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Survey Shows Growing Tax Complexity for Multinationals

3 min readBy: Elke Asen

Initial data from a global survey on tax complexity shows that the overall level of taxA tax is a mandatory payment or charge collected by local, state, and national governments from individuals or businesses to cover the costs of general government services, goods, and activities. complexity for multinational businesses has substantially increased between 2018 and 2020—much like it did between 2016 and 2018. These are the initial results from the third edition of the Tax Complexity Index—a project carried out jointly by researchers at Paderborn University and the University of Munich. The Tax Complexity Index was first launched in 2016 and has been updated in 2018 and 2020.

To gather the data for the Tax Complexity Index, surveys are sent to local tax experts at international tax consulting companies and tax consulting networks in more than 100 countries. The Index captures tax complexity by measuring “tax code complexity” and “tax framework complexity.” While “tax code complexity” describes the difficulty of reading, understanding, and complying with various tax regulations, “tax framework complexity” focuses on complexities resulting from the legislative and administrative process within a country’s tax system. Importantly, the Index solely focuses on tax complexity for multinational businesses.

According to the 2020 survey respondents, the level of tax complexity for multinationals increased in 58 of the 110 countries covered between 2018 and 2020.

Taking a closer look at the 15 tax regulations that make up the “tax code complexity” section, in almost two-thirds of the countries surveyed transfer pricing is ranked as the most complex regulation. General anti-avoidance rules and controlled foreign corporation (CFC) rules are ranked as second and third most complex, respectively. In the case of transfer pricing and CFC rules, record keeping is the main driver of this complexity, while ambiguity and interpretation is the main driver for general anti-avoidance rules’ complexity.

(Alternative) minimum taxes, statutory corporate income taxA corporate income tax (CIT) is levied by federal and state governments on business profits. Many companies are not subject to the CIT because they are taxed as pass-through businesses, with income reportable under the individual income tax. rates, and additional local and industry-specific income taxes are perceived as the least complex tax regulations.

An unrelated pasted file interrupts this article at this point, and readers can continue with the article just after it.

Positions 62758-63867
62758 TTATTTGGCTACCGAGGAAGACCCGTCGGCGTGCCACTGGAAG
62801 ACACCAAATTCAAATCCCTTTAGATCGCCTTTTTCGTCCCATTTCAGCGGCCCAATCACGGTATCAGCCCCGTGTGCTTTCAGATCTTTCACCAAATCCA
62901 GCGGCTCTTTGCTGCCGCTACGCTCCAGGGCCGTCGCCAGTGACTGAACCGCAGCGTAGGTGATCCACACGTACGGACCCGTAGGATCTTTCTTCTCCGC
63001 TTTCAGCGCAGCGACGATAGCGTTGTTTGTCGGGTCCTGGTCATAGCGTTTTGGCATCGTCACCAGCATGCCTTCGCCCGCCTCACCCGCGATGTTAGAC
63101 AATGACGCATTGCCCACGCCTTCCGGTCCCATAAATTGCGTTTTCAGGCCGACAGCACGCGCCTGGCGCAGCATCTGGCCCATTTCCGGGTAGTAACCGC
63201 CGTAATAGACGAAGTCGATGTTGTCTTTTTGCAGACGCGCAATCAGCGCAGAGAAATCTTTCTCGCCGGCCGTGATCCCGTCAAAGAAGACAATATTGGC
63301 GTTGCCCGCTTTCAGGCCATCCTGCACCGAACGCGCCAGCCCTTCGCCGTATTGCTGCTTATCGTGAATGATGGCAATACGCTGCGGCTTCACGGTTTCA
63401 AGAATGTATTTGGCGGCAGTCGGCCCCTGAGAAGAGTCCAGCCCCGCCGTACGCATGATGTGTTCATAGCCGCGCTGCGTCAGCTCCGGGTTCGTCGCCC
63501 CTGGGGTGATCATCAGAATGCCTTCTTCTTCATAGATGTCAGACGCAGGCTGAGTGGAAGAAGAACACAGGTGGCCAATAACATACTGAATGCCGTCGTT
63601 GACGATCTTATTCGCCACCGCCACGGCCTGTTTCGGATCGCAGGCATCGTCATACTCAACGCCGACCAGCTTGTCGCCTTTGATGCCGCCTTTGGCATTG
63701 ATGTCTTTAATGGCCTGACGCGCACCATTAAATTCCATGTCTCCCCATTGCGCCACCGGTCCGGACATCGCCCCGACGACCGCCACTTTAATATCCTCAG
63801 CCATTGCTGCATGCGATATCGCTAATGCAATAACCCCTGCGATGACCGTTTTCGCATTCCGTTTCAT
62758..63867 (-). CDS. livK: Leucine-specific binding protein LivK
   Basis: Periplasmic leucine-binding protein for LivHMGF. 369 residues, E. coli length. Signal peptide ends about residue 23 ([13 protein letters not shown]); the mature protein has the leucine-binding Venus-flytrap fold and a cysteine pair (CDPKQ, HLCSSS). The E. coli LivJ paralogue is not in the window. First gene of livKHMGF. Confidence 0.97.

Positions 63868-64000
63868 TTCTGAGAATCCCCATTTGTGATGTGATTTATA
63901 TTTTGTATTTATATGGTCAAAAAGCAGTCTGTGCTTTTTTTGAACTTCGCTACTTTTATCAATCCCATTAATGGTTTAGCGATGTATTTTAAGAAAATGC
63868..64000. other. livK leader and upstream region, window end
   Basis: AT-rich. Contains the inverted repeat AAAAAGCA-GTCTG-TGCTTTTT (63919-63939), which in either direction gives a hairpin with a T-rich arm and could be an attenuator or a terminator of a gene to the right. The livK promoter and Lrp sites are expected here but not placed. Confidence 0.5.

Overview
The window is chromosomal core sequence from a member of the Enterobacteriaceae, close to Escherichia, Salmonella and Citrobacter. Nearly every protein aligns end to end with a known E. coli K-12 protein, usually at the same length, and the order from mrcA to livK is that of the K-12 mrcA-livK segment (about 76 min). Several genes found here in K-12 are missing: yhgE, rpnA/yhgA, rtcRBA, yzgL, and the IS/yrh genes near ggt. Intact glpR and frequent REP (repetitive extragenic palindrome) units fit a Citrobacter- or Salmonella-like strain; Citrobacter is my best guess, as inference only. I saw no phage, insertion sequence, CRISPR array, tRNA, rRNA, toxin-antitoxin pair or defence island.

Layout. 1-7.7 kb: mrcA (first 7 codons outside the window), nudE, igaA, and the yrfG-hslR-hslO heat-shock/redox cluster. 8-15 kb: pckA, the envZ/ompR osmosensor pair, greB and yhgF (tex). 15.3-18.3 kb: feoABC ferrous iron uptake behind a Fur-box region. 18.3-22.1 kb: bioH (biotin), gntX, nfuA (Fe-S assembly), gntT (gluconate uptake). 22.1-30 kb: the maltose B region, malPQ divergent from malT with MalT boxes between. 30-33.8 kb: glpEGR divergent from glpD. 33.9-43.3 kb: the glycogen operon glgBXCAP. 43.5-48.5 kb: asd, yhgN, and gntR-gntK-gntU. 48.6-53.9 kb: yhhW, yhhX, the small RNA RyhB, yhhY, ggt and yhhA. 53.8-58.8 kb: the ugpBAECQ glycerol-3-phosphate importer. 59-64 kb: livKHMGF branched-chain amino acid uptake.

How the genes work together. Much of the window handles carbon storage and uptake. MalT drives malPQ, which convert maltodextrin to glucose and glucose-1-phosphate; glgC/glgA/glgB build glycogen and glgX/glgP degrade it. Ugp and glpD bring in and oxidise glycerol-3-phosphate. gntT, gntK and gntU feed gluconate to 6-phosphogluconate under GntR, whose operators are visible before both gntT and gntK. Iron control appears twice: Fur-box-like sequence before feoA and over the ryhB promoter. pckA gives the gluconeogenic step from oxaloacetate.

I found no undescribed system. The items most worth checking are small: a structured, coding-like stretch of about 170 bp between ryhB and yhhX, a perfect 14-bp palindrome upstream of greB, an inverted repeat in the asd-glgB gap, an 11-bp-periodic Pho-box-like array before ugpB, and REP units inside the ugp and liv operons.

Turning to “tax framework complexity,” the quality of tax legislation drafting is perceived as the largest problem in the tax legislative process in 85 of the 110 countries surveyed. This issue can be the result of low-quality drafts, excessively complicated language, or inaccurate translations. The most problematic aspect of tax appeals is the unpredictable length of time between filing an objection or appeal and its resolution.

Similar to the global situation, OECD countries have seen an increase in tax complexity in the last two years. Almost two-thirds of the survey respondents in OECD countries stated that tax complexity substantially increased between 2018 and 2020. The 2018 survey showed similar results, suggesting a trend of growing tax complexity across the OECD. The recent BEPS project and the new OECD efforts to overhaul the international tax system have likely contributed to this increase in tax complexity.

The initial results of the 2020 Tax Complexity Index clearly point to an increase in tax complexity for multinationals in the OECD as well as globally. High levels of tax complexity take up resources that could be used more productively. International tax ruleInternational tax rules apply to income companies earn from their overseas operations and sales. Tax treaties between countries determine which country collects tax revenue, and anti-avoidance rules are put in place to limit gaps companies use to minimize their global tax burden. s that are simple to administer and comply with are desirable for both multinationals and tax administrations.

However, the OECD’s ongoing efforts to reform the international tax system will likely further add complexity to the international tax environment. Many of the details of this new agreement still need to be finalized. Considering the already growing levels of tax complexity in recent years, it is even more important that policymakers prioritize simplicity when designing and implementing these new rules.

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